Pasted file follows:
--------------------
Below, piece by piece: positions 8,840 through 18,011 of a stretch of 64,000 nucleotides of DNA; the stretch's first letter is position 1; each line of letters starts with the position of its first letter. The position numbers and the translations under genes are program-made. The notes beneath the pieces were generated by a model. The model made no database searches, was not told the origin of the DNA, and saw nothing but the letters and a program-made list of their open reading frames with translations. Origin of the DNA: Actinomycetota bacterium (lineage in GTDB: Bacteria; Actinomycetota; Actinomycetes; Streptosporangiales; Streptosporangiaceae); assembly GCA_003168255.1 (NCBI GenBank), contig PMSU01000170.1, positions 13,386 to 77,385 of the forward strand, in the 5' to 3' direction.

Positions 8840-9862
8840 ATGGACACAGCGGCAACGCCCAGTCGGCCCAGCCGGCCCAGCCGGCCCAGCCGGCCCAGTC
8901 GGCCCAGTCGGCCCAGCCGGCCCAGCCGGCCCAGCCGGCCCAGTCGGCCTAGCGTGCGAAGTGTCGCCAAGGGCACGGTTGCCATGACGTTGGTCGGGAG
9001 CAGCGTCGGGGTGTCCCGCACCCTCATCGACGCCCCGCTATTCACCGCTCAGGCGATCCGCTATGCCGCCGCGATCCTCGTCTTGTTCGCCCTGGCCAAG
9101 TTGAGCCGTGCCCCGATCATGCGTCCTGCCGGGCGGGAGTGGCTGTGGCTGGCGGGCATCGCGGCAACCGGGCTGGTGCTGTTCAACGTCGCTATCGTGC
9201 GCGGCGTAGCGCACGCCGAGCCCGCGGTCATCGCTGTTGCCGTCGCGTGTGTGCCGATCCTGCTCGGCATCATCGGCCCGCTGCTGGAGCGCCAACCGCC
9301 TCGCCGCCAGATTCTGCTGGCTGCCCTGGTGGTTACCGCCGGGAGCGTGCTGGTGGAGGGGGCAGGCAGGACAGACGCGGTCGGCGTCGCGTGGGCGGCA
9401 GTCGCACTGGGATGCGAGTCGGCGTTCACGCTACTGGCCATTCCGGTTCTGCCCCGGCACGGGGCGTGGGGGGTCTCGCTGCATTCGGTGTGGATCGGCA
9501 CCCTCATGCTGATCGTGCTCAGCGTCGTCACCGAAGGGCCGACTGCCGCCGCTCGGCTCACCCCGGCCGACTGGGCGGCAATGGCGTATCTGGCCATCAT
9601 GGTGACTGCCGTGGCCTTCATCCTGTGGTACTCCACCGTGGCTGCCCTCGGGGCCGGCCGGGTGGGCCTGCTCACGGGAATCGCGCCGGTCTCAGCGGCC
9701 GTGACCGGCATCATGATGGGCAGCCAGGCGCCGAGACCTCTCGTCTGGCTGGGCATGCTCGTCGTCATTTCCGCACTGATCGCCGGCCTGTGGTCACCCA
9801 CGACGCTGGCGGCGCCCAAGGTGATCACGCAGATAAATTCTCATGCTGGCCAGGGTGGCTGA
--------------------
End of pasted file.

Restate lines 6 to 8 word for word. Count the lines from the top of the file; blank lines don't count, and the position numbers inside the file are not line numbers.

9101 TTGAGCCGTGCCCCGATCATGCGTCCTGCCGGGCGGGAGTGGCTGTGGCTGGCGGGCATCGCGGCAACCGGGCTGGTGCTGTTCAACGTCGCTATCGTGC
9201 GCGGCGTAGCGCACGCCGAGCCCGCGGTCATCGCTGTTGCCGTCGCGTGTGTGCCGATCCTGCTCGGCATCATCGGCCCGCTGCTGGAGCGCCAACCGCC
9301 TCGCCGCCAGATTCTGCTGGCTGCCCTGGTGGTTACCGCCGGGAGCGTGCTGGTGGAGGGGGCAGGCAGGACAGACGCGGTCGGCGTCGCGTGGGCGGCA